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      Applying Different Techniques to Improve the Bioavailability of Candesartan Cilexetil Antihypertensive Drug

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          Abstract

          Purpose

          The objective of this study was to compare different techniques to enhance the solubility and dissolution rate, and hence the bioavailability of candesartan cilexetil.

          Methods

          To achieve this target, various techniques were employed such as solid dispersions, inclusion complexes, and preparation of candesartan nanoparticles. Following the preparations, all samples were characterized for their physicochemical properties, and the samples of the best results were subjected to further bioavailability studies.

          Results

          Results of dissolution studies revealed an increase in the dissolution rate of all samples. The highest dissolution rate was achieved using solid dispersion of the drug with PVP K-90 (1:4). Physicochemical investigations (XR, DSC, and FT-IR) suggested formation of hydrogen bonding and changing in the crystalline structure of the drug. Regarding the inclusion complexes, more stable complex was formed between HP-β-CD and CC compared to β-CD, as indicated by phase solubility diagrams. Antisolvent method resulted in the preparation of stable nanoparticles, as indicated by ζ potential, with average particle size of 238.9 ± 19.25 nm using PVP K-90 as a hydrophilic polymer. The best sample that gave the highest dissolution rate (CC/PVP K-90 1:4) was allowed for further pharmacokinetic studies using UPLC MS/MS assay of rabbit plasma. Results showed a significant increase in the bioavailability of CC from ~15% to ~48%.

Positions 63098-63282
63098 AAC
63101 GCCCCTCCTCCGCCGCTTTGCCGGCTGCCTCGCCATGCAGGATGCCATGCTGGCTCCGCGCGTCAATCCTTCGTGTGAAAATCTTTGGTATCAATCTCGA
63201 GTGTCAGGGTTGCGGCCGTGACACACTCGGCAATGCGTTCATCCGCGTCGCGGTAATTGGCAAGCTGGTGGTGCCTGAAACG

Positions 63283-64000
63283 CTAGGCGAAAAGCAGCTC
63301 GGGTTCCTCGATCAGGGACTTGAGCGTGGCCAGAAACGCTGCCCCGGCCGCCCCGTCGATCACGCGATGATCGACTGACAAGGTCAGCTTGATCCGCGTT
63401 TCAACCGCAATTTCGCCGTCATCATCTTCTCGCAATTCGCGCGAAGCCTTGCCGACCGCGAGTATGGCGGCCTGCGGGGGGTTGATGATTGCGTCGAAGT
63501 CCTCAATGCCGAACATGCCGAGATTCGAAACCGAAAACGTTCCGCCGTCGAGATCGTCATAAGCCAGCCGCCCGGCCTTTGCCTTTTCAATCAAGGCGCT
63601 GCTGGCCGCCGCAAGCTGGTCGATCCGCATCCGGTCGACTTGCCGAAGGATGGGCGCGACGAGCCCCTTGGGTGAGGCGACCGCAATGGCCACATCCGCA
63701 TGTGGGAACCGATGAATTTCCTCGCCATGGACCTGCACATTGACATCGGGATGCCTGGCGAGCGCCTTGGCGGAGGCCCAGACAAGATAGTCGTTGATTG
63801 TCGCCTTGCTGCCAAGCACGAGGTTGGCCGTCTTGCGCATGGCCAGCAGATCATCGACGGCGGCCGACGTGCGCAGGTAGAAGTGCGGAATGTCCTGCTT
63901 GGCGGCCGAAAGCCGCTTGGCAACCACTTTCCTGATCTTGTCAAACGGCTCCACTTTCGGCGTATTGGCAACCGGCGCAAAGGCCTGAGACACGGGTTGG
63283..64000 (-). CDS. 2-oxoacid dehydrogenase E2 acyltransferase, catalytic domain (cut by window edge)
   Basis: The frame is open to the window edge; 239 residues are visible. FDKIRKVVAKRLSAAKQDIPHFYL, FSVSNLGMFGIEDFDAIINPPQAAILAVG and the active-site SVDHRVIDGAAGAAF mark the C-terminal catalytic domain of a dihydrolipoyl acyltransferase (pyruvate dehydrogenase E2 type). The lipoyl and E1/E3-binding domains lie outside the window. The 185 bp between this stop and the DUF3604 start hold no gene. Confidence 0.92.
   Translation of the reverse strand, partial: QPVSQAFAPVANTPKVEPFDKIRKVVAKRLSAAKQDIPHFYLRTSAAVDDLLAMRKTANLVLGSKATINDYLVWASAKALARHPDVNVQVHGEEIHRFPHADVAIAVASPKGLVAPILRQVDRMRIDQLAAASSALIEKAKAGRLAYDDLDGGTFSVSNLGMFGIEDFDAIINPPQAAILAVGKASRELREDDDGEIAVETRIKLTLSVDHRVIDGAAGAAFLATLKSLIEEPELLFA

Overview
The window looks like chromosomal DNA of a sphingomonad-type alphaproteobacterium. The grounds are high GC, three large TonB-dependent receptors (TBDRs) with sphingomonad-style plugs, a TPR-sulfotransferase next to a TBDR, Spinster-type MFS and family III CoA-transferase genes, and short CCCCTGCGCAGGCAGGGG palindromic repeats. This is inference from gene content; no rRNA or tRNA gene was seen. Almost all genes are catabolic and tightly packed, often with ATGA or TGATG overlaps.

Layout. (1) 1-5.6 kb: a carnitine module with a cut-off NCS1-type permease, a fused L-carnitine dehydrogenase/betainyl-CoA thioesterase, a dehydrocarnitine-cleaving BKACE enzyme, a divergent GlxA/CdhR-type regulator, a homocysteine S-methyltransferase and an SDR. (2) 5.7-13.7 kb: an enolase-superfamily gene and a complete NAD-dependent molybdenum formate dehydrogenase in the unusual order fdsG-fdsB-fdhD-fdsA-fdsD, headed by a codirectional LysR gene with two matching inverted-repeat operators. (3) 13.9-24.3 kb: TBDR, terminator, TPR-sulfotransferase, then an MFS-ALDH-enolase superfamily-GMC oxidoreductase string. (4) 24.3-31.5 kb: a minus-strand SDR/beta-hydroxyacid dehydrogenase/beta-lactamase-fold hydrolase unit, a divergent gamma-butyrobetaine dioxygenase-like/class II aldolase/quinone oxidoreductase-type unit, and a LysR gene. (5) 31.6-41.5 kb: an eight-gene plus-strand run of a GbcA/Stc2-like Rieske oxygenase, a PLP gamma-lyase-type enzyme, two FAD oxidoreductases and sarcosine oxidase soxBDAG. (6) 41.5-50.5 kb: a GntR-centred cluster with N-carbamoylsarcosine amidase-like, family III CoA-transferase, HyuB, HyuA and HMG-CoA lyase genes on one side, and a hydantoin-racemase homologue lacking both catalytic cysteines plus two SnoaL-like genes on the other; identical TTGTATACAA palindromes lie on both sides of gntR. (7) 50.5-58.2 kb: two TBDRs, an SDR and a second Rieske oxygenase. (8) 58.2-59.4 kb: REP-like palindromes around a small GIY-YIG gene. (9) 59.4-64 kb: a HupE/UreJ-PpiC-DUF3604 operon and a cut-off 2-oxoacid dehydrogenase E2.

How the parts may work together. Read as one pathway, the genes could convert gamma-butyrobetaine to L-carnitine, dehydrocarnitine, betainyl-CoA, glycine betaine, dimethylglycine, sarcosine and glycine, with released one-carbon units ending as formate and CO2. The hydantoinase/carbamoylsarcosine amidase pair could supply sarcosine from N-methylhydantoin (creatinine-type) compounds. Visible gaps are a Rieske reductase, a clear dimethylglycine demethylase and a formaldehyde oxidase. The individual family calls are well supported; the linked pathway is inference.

Conclusion

          The bioavailability of CC was significantly improved from ~15% to ~48% when formulated as SDs with PVP K-90 with 1:4 drug:polymer ratio.

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          Most cited references 38

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          PKSolver: An add-in program for pharmacokinetic and pharmacodynamic data analysis in Microsoft Excel.